UFO Conjectures

Monday, June 30, 2014

Those 1561/1566 Woodcuttings are “Editorial Cartoons” – not UFO depictions

Copyright 2014, InterAmerica, Inc.

While reading the June 19th edition of The London Review of Books, about John Donne’s sermons and poetry [circa 1600], in a review by Blair  Worden, I was drawn to  references of the religious turmoil of the times….the Reformation and Counter-Reformation in particular.

I recalled that UFO aficionados and Ancient Alien theorists posited that these woodcuts from 1561 and 1566…
…portrayed a clash of UFOs over the skies of Nuremberg, Germany and Basel, Switzerland.

But that’s not the case at all.

(See http://www.ufoevidence.org/cases/case486.htm for the ufological take)

The woodcuts, by Hans Glaser, a publisher, and article by “reporter” Samuel Coccius, were, in fact, examples of Middle Age editorializing, metaphorical depictions of the religious disputes between the Roman Catholic Church and Martin Luther’s new Protestant church.

The Council of Trent was meeting [1545 to 1563] in Italy and the whole European region was filled with religious strife.

The Council of Trent (Latin: Concilium Tridentinum), held between 1545 and 1563 in Trento (Trent) and Bologna, northern Italy, was one of the Catholic Church's most important ecumenical councils. Prompted by the Protestant Reformation, it has been described as the embodiment of the Counter-Reformation.

 In 1565, however, a year or so after the Council finished its work, Pius IV issued the Tridentine Creed (after Triudentum, Trento's Latin name) and his successor Pius V then issued the Roman Catechism and revisions of the Breviary and Missal in, respectively, 1566, 1568 and 1570.[Wikipedia]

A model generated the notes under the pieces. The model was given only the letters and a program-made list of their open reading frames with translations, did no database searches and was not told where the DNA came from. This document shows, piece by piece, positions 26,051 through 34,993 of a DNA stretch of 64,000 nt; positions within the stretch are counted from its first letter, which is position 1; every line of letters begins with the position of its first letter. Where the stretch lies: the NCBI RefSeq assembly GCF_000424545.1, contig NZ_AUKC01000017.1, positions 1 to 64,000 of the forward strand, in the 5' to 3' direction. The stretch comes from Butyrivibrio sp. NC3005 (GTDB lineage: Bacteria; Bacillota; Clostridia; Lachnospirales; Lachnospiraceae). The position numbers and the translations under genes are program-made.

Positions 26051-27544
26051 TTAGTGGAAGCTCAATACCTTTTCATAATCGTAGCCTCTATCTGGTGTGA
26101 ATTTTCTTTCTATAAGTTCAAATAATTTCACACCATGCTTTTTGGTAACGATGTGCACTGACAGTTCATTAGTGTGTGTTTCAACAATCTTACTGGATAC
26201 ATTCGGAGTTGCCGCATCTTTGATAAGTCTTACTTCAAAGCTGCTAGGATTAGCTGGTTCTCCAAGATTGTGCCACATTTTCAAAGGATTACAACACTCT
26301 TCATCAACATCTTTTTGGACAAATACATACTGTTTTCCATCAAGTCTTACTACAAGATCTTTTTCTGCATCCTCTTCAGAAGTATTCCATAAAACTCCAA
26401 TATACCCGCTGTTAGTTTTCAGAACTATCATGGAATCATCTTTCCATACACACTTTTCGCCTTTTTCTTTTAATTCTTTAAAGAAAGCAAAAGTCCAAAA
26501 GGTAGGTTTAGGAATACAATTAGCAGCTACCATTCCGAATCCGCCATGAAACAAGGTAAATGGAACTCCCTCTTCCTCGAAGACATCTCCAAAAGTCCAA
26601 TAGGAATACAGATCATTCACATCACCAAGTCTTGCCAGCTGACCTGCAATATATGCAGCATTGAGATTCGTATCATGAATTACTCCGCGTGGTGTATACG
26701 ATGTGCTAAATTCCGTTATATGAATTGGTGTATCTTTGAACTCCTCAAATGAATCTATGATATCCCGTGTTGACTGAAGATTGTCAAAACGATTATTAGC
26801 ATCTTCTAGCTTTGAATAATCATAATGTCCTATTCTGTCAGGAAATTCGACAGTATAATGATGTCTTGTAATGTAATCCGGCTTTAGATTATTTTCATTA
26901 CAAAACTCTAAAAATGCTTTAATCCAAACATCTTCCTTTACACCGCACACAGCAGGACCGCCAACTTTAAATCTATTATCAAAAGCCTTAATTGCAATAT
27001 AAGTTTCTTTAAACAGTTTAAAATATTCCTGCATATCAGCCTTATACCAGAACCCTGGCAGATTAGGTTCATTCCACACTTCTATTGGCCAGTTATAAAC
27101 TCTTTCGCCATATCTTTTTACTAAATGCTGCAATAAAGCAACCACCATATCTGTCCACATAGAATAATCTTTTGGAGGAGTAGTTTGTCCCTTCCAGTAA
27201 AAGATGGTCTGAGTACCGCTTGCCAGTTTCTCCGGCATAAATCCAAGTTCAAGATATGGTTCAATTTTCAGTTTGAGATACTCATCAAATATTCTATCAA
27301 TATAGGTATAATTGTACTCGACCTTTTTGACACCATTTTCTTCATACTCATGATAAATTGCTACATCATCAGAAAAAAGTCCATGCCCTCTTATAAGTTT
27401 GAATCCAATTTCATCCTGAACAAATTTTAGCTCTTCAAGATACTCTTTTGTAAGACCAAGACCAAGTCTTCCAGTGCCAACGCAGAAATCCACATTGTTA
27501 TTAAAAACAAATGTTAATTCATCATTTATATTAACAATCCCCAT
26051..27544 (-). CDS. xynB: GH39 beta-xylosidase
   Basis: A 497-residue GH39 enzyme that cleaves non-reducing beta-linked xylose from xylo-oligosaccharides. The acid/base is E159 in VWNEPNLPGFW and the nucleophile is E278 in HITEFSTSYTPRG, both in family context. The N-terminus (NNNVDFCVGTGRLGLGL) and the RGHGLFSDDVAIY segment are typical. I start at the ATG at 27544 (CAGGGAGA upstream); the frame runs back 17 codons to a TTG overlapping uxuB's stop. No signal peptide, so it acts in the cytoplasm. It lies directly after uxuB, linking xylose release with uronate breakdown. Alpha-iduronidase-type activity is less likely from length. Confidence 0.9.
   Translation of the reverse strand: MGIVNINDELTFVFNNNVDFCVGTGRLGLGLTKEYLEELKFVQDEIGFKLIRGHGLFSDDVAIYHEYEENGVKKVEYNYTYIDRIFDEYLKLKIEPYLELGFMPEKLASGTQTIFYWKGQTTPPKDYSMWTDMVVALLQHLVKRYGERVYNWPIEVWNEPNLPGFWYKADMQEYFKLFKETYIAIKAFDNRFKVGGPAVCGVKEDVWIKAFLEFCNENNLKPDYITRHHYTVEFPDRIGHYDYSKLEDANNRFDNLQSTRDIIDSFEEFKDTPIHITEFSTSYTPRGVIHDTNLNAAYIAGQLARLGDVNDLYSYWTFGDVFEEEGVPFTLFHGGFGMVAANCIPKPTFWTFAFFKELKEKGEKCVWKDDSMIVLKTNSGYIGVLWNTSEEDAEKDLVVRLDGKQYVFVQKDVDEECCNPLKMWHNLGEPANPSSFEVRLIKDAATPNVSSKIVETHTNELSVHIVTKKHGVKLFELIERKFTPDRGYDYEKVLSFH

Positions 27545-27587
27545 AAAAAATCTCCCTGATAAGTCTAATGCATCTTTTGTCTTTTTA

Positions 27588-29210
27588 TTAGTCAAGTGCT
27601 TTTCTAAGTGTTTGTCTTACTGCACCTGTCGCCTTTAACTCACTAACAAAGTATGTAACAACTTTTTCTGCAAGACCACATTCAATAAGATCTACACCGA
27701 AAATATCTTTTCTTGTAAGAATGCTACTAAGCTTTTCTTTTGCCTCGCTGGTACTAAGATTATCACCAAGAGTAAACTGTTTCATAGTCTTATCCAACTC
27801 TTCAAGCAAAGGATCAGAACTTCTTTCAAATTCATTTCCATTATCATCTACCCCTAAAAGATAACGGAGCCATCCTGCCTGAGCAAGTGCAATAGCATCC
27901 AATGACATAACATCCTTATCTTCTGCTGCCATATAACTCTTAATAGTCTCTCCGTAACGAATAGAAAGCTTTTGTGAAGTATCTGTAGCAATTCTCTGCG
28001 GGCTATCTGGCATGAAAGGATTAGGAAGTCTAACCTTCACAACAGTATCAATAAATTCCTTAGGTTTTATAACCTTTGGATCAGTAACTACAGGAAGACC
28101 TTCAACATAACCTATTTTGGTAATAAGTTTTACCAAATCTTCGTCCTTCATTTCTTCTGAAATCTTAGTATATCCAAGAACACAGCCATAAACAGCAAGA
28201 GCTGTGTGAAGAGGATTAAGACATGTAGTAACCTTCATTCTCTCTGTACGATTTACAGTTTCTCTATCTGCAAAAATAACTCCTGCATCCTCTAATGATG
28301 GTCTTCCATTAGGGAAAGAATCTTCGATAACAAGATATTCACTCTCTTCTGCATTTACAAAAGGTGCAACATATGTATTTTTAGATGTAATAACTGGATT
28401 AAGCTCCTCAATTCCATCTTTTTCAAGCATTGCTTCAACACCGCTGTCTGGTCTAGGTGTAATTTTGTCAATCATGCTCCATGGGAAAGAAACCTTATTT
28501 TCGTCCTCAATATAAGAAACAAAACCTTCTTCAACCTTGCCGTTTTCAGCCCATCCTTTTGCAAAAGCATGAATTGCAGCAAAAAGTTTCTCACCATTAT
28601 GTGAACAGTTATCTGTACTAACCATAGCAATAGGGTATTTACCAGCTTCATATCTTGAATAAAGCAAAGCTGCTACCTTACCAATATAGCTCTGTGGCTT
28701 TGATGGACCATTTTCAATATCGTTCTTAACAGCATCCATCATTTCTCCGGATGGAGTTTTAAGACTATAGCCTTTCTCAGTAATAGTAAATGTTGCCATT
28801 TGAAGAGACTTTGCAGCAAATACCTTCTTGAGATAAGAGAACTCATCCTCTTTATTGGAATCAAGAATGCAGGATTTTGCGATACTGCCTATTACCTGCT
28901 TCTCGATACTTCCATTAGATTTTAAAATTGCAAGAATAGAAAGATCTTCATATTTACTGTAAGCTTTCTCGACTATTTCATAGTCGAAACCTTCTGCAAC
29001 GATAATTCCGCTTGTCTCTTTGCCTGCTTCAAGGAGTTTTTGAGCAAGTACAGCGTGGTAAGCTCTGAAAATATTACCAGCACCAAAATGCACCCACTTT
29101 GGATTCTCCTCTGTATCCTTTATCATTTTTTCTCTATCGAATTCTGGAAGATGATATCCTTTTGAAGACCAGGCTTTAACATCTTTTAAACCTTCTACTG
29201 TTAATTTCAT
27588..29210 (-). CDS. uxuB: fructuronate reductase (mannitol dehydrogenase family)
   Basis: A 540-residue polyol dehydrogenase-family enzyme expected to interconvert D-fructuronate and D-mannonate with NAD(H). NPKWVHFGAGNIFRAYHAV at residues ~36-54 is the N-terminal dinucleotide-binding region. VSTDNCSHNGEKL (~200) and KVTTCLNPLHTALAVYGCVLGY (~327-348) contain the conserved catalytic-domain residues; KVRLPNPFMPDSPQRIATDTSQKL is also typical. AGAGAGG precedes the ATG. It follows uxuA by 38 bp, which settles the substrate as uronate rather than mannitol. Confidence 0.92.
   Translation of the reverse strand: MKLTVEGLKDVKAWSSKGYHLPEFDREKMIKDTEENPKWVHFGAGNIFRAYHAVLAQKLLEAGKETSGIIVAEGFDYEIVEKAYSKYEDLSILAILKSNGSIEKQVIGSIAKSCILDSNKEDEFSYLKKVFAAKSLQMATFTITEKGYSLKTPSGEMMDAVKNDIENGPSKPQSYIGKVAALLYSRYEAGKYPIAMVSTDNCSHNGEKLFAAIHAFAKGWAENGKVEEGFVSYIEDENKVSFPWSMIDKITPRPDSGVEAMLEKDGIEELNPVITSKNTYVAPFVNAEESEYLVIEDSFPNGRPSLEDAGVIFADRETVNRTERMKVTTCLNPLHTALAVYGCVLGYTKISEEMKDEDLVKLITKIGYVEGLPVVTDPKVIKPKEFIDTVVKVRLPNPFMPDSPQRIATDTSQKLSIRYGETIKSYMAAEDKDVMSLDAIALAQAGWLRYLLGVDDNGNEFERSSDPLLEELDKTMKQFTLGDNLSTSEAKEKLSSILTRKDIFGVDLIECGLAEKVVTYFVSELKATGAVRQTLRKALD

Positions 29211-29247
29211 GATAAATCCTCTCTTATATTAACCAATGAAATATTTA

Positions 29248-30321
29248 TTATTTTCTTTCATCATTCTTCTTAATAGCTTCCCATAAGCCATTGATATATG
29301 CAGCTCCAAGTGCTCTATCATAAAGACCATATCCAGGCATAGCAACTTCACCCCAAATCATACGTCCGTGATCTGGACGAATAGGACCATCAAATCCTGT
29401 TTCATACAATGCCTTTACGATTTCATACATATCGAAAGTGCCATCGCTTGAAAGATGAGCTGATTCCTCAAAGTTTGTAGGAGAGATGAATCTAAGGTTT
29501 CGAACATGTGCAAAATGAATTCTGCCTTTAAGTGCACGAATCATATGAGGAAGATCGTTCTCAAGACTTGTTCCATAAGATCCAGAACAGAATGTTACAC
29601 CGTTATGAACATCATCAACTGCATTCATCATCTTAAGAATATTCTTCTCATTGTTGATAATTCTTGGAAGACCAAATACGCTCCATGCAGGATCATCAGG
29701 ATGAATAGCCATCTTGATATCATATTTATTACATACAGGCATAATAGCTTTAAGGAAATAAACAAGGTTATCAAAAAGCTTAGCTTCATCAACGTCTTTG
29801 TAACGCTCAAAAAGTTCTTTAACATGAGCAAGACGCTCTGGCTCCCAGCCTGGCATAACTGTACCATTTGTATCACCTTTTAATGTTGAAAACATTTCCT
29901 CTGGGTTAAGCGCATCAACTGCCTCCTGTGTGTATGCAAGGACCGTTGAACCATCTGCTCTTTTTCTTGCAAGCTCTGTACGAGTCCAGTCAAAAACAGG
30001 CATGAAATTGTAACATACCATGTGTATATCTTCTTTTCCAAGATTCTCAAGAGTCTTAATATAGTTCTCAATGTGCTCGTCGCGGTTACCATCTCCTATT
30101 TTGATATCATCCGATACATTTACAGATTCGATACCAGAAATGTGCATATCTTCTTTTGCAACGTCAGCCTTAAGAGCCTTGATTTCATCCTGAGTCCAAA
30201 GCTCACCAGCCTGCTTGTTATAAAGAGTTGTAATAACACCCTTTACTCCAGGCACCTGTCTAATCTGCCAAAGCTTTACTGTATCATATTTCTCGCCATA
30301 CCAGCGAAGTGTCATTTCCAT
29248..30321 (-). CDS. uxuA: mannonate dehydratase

The “newspapers” of the period dealt with the turmoil in striking, new ways (as the Gutenberg printer, invented 100 years earlier) allowed.

But, as the Donne piece I read, made clear, discourse about church and state, was still circumspect as various punishments were often brought to bear on those who were cavalier about the mores of the Church – Catholic and Protestant both.

But, just as early [Neanderthalian] cave art and Roman graffiti provided depiction of dicey events…

...Glaser and Coccius presented, by allegorical renderings, what was happening in society.

Note that the iconic renderings have significant religious meaning(s): crosses, a Cathedral, and Eucharistic vessels.

And in the Nuremberg woodcut, it’s a Church that has been destroyed by fire or explosion – the right, lower-corner of the woodcut.

No, the alleged UFO “wars” depicted in the 1561 and 1566 woodcuttings and articles have nothing to do with UFOs.

They are brilliant “editorial cartoons” telling readers what was going on with their religions while skirting excommunicative punishments or worse.

RR